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How to use mind maps for software testing

Mind mapping is a visual way to brainstorm test ideas. Learn how to create and use mind maps to improve software quality.

Mind mapping dates back as far as Aristotle, but the concept remains relevant. Mind maps provide a highly visual method of brainstorming, problem solving and thinking. While the concept comes from psychology, mind maps can play an important role in software testing and design.

Diagrams allow engineers to expand expected testing paths, brainstorm other testing areas and evaluate unexpected workflows.

Some QA professionals create an outline for a test procedure or regression test. Or testers might write and edit as they develop a test. To save time, some testers will skip the outline entirely. However, these shortcuts won't always work with more complex applications.

With a mind map for software testing, developers can lay out test procedures and workflows on an application in a graphical way.

How to create a mind map

First, you need to identify the main subject. For this article, let's consider our mind mapping exercise to be for the testing a mobile application that tracks a patient's medication dosage date, time, method and notes any unexpected side effects.

The primary subject of the mobile application is the patient. In the application, a patient's medical provider continuously downloads patient data, and the software alerts medical personnel of any results outside of the normal range.

Once you identify the primary subject of the mind map, the next step is to branch out and cover other important functions associated with the patient's care, including but not limited to:

  • Lab results
  • Dose tracking
  • Medical provider messaging
  • Medical provider communication with the patient
Mind map example
Mind map for our example mobile application

This example mind map describes the functional happy path for the mobile medical application. The medical provider prescribes a dosage after they receive lab results. The patient tracks the dosage and any side effects, and they can communicate directly with the medical provider about any questions or concerns. The application in this example functions as a communication device, medical record viewer and dose tracker. However, testers still need to evaluate other areas to get the application to work properly.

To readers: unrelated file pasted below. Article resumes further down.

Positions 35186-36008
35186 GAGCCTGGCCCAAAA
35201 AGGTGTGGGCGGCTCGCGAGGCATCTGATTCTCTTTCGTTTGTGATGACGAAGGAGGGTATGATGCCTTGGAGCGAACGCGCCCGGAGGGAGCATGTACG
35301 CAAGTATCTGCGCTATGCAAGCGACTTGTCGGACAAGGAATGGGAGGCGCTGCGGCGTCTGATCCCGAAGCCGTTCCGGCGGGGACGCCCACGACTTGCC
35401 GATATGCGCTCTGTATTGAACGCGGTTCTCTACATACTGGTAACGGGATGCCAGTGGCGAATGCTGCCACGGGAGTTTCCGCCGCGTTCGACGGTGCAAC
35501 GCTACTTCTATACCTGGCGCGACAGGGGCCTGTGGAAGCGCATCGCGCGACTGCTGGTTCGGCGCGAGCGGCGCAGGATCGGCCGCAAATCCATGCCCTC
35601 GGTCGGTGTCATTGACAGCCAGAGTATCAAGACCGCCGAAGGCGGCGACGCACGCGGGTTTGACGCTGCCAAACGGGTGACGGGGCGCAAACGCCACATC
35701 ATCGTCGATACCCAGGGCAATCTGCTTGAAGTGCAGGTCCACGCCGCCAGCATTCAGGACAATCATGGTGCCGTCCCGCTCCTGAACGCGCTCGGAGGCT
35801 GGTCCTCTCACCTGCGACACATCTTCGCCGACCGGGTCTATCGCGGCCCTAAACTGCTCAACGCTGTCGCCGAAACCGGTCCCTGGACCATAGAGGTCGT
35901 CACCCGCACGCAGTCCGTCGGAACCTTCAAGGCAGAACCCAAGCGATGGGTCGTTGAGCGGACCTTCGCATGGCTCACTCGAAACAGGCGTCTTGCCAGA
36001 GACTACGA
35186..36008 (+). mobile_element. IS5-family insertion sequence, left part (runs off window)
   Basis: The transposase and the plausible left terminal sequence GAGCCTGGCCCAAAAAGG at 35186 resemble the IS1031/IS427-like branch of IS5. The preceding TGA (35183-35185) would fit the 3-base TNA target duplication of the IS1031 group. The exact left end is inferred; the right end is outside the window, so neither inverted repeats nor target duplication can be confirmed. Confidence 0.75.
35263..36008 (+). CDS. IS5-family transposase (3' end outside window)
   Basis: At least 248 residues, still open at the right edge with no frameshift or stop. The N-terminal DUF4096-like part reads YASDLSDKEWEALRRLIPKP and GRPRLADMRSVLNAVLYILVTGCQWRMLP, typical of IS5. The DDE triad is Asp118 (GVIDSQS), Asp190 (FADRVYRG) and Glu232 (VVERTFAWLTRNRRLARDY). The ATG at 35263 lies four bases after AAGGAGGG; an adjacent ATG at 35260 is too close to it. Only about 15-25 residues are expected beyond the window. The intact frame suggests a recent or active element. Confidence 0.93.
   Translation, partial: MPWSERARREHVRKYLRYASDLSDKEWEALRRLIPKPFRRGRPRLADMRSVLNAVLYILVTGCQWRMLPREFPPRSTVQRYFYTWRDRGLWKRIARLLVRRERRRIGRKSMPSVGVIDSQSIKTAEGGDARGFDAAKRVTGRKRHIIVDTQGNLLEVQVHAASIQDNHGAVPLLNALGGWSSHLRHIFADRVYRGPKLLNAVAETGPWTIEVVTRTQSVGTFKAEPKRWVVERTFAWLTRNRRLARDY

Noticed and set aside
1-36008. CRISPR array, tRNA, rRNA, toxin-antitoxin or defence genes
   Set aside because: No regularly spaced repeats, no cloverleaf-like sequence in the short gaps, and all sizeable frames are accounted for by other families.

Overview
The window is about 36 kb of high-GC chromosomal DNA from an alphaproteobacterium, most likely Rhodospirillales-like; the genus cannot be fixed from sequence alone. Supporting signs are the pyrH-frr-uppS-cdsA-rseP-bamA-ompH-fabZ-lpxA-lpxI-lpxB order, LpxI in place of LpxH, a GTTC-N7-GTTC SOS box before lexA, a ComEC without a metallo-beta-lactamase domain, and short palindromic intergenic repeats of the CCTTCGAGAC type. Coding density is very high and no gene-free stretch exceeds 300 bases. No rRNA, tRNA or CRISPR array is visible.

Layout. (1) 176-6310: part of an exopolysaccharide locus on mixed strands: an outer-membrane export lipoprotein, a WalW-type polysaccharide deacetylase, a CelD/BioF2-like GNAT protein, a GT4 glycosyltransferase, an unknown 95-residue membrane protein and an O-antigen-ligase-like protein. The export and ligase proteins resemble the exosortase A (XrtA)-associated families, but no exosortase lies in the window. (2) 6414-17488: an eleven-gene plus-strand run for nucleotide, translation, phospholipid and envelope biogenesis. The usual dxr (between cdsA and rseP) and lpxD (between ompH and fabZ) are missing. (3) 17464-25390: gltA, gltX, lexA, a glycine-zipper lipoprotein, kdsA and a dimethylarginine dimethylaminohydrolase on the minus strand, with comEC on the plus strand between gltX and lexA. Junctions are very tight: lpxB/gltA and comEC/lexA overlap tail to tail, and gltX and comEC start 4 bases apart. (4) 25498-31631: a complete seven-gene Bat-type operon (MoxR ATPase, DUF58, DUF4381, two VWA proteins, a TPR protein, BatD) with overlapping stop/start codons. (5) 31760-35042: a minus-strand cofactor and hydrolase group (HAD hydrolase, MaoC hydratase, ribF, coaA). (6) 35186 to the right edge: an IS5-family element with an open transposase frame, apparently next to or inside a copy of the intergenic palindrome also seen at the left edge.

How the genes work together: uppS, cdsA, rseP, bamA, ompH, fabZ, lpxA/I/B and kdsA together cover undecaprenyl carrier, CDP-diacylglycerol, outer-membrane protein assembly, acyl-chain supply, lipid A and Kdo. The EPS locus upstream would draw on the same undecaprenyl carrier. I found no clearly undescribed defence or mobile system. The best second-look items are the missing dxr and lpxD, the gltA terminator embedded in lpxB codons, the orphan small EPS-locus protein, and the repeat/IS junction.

Most importantly, a mind map for software testing visually conceptualizes how one function relates to every other function -- and how many ways something can go wrong. In our example, diagraming a mind map will elicit several important questions, including:

  • What if the patient's dosage is late or incorrect?
  • What if the medical provider receives the lab results but that information isn't relayed to the patient?
  • Are these communication channels vulnerable to hacking, and, if so, where?
  • Are medical records safe, accurate and in compliance with regulatory ordinances?

Once a tester sees how the application works, the next step is to use the diagram to discover how the application will fail.

Mind mapping methods and tools

One way to identify potential problems is to spend a dedicated amount of time laying out all the spots where a problem can occur. Testers should map out the user story and all possible workflows that leave room for error. This allows testers to see if there are continuity problems and/or if communication elements properly connect on the back end.

Software developers can use mind maps to identify alternative workflows in an application and document areas where the app needs error messaging. Additionally, mind maps for software testing allow QA professionals to see where the development team should install backup communication in case of an application failure.

Testers have multiple options when it comes time to further evaluate their application mind maps. The most basic option is to draw a mind map by hand. Don't rule out this approach; it may seem archaic, but the process can help developers identify problems between branches.

If this seems too simplistic, many mind mapping tools are available. Options come in a mix of paid and free plans, including from Coggle, GitMind, Sketchboard, MindMaster, FreeMind, MindMeister, Microsoft Visio, Miro, MindGenius and others.

Testers should consider using mind maps to improve testing coverage and creativity. The exercise of creating a mind map can help to discover alternative testing options for an application and develop procedures for an otherwise complex application workflow. Combined with user stories, mind maps can help thoroughly cover the development and testing of an application.

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